Redis Labs has changed its licensing for Redis Modules again. According to TechCrunch, the new license is called the Redis Source Available license, and as with the previous Commons Clause license, applies only to certain Redis Modules created by Redis Labs. With this license, "Users can still get the code, modify it and integrate it into their applications—but that application can't be a database product, caching engine, stream processing engine, search engine, indexing engine or ML/DL/AI serving engine." The TechCrunch post notes that by definition, an open-source license can't enforce limitations, so this new license technically isn't open source. It is, however, similar to other "permissive open-source licenses", which "shouldn't really affect most developers who use the company's modules".
  • Swim Open Sources Its Machine Learning Platform for Edge Computing [Ed: "Taking the "open core" route" means proprietary software or 'free' bait, so this headline is a tad misleading to say the least]
    Taking the "open core" route, the startup wants the open source community to take its platform in more directions than it's been able to so far.

GNU/Linux Security Leftovers

  • Major 9.8 vulnerability affects multiple Linux kernels— CVE-2019-8912 (af_alg_release())
    Our assessment is that the cause is this commit, the introduction of a "sockfs_setattr()" function. This function neglects to null-out values in a structure, making their values usable after exiting from the function (a so-called ‘use-after-free’ error).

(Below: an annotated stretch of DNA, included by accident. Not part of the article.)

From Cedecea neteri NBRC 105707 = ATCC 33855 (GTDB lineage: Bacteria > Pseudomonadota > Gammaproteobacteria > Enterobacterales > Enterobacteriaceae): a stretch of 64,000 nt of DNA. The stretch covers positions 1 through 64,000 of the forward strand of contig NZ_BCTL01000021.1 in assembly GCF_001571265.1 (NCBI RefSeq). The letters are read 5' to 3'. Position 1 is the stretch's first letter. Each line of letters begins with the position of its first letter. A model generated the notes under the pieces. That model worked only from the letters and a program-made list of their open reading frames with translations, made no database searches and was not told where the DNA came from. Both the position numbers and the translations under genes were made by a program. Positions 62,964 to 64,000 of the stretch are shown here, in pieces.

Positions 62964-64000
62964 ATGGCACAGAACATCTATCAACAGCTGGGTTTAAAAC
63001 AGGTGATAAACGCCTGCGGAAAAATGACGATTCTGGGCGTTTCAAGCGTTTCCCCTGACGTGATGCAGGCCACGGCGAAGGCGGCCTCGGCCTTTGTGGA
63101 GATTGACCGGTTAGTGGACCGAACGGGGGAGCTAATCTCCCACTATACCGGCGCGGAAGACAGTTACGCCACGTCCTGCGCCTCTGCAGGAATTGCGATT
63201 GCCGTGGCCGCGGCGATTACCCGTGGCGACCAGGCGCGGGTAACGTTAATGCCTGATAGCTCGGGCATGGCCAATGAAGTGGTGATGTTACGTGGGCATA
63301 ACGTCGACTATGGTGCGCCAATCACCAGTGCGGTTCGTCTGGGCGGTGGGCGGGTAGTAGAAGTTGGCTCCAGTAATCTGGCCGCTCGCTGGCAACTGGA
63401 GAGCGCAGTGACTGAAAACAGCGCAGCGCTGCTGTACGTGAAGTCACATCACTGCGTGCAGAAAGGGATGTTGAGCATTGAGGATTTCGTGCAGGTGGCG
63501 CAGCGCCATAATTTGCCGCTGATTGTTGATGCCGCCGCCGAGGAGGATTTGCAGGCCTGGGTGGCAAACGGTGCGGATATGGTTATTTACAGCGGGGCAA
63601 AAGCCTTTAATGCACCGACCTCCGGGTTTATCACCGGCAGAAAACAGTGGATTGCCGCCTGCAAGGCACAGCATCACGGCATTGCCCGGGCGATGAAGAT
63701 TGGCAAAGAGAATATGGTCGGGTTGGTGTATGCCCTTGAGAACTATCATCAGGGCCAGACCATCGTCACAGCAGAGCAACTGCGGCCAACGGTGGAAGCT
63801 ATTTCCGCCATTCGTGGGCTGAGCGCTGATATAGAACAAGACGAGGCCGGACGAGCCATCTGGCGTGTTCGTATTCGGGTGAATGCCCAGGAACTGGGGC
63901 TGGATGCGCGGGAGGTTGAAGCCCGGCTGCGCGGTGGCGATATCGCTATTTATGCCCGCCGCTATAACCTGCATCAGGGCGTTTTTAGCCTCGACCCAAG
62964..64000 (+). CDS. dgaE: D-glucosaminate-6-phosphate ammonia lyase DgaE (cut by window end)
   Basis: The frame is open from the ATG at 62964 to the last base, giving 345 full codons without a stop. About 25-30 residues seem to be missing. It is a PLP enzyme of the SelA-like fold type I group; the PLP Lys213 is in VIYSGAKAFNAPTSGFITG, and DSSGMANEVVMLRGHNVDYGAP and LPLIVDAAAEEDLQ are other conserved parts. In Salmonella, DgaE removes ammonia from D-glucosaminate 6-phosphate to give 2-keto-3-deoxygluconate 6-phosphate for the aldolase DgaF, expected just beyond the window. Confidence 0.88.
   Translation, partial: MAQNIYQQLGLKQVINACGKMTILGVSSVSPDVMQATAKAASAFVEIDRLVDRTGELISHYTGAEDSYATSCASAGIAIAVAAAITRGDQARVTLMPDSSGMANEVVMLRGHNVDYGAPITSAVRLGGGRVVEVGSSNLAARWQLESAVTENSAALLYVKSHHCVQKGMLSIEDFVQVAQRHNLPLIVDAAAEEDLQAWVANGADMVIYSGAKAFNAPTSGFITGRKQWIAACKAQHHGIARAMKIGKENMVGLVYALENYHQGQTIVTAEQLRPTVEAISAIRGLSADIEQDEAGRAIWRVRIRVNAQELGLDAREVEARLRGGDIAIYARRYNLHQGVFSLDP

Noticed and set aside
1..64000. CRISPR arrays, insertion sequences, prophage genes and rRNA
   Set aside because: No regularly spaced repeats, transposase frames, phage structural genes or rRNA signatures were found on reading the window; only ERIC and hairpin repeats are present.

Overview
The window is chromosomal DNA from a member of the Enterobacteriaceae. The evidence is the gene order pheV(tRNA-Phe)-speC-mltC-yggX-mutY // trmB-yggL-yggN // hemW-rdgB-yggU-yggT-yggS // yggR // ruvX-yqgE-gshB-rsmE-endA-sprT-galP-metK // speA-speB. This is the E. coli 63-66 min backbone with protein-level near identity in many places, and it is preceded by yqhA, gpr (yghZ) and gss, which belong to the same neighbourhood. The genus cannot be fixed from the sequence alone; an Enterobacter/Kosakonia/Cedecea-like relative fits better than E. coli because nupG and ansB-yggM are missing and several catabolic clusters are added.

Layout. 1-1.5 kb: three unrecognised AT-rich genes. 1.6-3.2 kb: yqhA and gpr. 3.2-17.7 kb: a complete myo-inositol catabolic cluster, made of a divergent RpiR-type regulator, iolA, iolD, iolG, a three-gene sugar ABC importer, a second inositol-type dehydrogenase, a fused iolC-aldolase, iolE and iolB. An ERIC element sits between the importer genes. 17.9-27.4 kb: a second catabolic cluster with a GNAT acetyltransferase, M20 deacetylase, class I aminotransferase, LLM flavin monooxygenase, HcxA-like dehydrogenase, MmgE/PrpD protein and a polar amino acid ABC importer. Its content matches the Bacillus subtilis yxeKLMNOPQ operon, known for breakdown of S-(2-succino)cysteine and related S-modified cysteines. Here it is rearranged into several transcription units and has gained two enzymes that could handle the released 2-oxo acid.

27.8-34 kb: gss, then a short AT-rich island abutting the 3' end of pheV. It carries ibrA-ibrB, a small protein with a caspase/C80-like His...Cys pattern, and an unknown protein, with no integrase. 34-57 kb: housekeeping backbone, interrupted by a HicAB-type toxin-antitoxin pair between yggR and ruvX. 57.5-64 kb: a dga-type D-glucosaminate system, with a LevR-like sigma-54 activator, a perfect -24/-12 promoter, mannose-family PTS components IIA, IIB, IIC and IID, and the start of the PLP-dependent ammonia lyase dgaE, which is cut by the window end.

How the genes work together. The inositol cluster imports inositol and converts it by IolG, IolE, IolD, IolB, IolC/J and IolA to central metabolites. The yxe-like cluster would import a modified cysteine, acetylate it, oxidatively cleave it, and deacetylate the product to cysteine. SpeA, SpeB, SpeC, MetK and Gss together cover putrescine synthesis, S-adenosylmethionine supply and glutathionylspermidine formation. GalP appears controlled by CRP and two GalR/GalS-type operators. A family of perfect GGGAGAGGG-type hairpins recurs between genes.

• Linux use-after-free vulnerability found in Linux 2.6 through 4.20.11
    Last week, a Huawei engineer reported a vulnerability present in the early Linux 2.6 kernels through version 4.20.11. The Kernel Address Sanitizer (KASAN) that detects dynamic memory errors within the Linux kernel code was used to uncover the use-after-free vulnerability which was present since early Linux versions. The use-after-free issue was found in the networking subsystem’s sockfs code and could lead to arbitrary code execution as a result.
  • Taking Care of Your Personal Online Security (For Paranoids)
    So, use Linux, and preferably coreboot or Libreboot (open source BIOS). You can buy hardware based on the recommendations of well-known and respected (still a bit paranoid) cypherpunk Richard Stallman.
  • Why do PAM projects fail? Tales from the trenches
    Privileged accounts hold the keys to highly sensitive company information and once these credentials are targeted, they can easily lead to a breach of a company’s most valuable assets; from databases to social media and unstructured data. Most enterprises have implemented some form of Privileged Access Management (PAM), but many find these initiatives fail to live up to expectations. Below are some common reasons why a PAM project might fail to meet the initial expectations; coupled with practical insights on how to prevent it from becoming a dud.
  • Sailfish OS: Security and Data Privacy
    Mobile World Congress is back again! Like every single year during the Jolla journey, we are excited to take part in this event. We have had great experiences in the past MWC’s, our main drivers for attending are the current and relevant topics discussed during the congress. One of this year’s core themes is Digital Trust; “Digital trust analyses the growing responsibilities required to create the right balance with consumers, governments and regulators.” It makes us happy that these topics are being discussed, especially since several scandals have recently affected trust in digital solutions. At Jolla we work constantly towards providing a secure and transparent solution. Our value towards our customer’s privacy is reflected in our values and actions. Back in May of 2018 our CEO Sami Pienimäki wrote a blog post on the GDPR laws passed within the European Union and stated the cornerstones on how Jolla views data privacy. This stand on privacy is not rocket science – the core idea is to respect our customers’ privacy and allow them to be in control of their data.
  • Security updates for Friday
  • Which is More Secure: Windows, Linux, or macOS? [Ed: security is not an OS feature but a separate product, insists company that sells "security" as a proprietar ysoftware product]